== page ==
In lieu of using a different WTRU in each different environment, WTRUs can be provided with both UMTS and WLAN capabilities, such as pocket PCs with separate UMTS and WLAN PCMCIA card adapters. Separate card components enable a user to use different types of networks via a single device, but does not provide a WTRU capable of switching from one type of network to another without a loss of connectivity. For example, a mobile WTRU communicating with or seeking to communicate with a target WTRU may travel into areas of poor signal quality where the communications with a particular type of network that serves the target WTRU becomes sporadic or nonexistent. In such cases, it would also be desirable if the WTRU can not only roam for within the same type of network, but also switch to a different type of network which maintaining a communication session on an ongoing basis.
A mobile wireless transmit/receive unit (WTRU), components and methods therefor provide continuous communications capability while switching from a wireless connection with a first type of wireless system to a wireless connection with a second type of wireless system.
Preferably, the WTRU is configured to switch wireless links from a Universal Mobile Telecommunications System (UMTS) to a wireless local area network (WLAN) or vice versa during a continuous communication session. The invention is preferably implemented by providing an Application Broker for control signaling and a Communications broker for user data flow which may be embodied in an application specific integrated circuit (ASIC).
A preferred WTRU in accordance with the invention includes a protocol engine having at least two wireless communication interfaces, each configured for wireless linking with a different type of wireless network. Each communication interface is preferably configured to pass control signals and user communication data to a common application processing component. An application broker is provided that is configured to monitor control signaling between the lower layer protocol engine and the upper layer application processing component. A communications broker is provided that has a data buffer and defines a switchable data path for user data between the upper layer application processing component and a selected one of the wireless interfaces. Preferably, the application broker is associated with the communications broker to control data buffering and data path switching by the communications broker such that data flowing to a first wireless interface of the protocol engine during a communication session is buffered while a wireless link is established with a different second wireless interface of the protocol engine for the communication session and the communication broker data path is switched to the second wireless interface and the buffered data is released therethrough after a wireless link is established for the communication session via the second wireless interface.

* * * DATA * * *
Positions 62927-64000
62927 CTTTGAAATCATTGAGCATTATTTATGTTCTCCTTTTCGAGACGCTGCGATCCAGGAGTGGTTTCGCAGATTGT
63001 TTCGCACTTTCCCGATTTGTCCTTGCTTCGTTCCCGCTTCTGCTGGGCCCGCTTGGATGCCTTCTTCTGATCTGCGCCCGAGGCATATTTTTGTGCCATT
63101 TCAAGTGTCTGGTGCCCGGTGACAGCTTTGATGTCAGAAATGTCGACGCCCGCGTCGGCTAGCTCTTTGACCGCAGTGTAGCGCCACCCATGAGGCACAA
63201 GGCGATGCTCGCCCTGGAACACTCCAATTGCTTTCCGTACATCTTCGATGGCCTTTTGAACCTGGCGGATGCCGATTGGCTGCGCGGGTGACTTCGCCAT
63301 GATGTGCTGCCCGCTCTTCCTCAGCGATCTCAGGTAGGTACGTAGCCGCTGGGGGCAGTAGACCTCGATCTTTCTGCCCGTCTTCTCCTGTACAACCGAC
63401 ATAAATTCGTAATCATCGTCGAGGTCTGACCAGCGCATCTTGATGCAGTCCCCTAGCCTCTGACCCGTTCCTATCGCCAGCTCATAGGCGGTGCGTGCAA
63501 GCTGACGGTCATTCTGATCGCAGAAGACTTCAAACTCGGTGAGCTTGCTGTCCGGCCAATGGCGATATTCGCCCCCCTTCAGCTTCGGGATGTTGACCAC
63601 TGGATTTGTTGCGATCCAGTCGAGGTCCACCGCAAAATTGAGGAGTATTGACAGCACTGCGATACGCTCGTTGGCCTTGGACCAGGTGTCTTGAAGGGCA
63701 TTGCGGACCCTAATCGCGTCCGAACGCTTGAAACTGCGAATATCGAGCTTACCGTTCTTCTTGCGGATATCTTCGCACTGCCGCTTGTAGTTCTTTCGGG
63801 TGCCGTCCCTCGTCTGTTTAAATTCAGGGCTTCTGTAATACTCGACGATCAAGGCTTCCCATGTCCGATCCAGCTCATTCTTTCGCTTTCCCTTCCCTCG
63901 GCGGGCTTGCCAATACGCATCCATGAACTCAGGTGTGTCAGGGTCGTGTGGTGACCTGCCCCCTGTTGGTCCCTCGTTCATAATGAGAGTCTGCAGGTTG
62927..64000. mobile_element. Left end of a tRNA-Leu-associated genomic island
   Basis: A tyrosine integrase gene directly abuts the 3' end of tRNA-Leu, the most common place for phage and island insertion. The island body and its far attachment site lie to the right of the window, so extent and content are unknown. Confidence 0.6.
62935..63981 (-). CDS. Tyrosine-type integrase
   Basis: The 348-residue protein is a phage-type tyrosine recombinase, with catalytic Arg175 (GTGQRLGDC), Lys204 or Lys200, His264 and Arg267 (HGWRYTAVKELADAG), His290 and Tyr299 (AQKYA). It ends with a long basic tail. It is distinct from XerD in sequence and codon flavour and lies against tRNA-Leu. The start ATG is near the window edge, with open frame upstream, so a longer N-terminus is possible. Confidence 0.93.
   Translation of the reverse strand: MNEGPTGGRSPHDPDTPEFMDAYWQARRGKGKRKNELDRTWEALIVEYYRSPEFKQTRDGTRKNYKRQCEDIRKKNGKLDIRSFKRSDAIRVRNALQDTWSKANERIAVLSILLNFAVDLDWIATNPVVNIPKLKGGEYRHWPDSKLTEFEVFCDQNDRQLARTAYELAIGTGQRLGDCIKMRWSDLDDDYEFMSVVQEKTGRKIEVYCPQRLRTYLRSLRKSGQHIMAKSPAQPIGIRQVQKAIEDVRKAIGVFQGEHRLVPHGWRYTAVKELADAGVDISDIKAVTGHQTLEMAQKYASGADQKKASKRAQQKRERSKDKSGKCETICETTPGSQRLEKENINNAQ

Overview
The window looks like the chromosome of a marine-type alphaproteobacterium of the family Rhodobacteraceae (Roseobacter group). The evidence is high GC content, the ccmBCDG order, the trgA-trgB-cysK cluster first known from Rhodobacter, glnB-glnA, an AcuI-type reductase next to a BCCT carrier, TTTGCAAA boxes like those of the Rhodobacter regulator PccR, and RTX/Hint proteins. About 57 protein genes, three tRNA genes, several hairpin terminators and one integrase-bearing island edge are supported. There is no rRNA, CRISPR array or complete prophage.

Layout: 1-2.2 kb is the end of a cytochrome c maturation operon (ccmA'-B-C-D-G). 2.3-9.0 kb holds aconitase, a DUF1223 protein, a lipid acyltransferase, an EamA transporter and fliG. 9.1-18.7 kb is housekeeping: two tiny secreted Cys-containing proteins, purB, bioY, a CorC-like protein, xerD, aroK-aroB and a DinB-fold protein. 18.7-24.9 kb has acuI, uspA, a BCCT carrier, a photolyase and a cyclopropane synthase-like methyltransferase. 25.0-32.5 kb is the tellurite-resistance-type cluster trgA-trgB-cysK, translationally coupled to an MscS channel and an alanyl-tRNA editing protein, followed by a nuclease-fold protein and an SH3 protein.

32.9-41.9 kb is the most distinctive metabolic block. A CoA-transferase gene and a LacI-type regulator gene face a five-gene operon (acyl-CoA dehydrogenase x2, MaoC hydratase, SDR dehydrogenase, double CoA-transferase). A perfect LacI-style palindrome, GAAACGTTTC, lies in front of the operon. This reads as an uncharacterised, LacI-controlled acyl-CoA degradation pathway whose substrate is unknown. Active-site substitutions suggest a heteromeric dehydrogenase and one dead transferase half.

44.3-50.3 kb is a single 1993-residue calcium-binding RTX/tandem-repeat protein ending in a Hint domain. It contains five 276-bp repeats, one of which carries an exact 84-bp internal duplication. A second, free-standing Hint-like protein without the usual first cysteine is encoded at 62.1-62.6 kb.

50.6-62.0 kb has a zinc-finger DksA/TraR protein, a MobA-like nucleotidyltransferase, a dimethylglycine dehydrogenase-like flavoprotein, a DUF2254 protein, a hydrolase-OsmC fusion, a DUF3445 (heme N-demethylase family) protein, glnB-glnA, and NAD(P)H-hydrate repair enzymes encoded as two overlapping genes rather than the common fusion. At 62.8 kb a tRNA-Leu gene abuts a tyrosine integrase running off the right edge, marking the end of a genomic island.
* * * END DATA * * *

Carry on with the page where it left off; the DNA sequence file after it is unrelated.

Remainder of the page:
In one embodiment, the communication broker data path is configured to transport packet switched data and a data path is defined for circuit switch data between the upper layer application processing component and a UMTS wireless interface. However, this is not a limiting criteria.
Preferably, the application broker includes a link monitor and is configured to trigger the initiation of a wireless link through a different wireless interface based upon monitored link data meeting predetermined criteria. The application broker can also include an Application Session Manager configured to controls the signaling during the establishment of a wireless link through a different wireless interface and an inter-working unit configured to maintain and convert context information for transmission during the establishment of a wireless link through a different wireless interface. Additionally, the application broker can include a Subscriber Identity Module (SIM) reader configured to read a SIM containing the user's identity.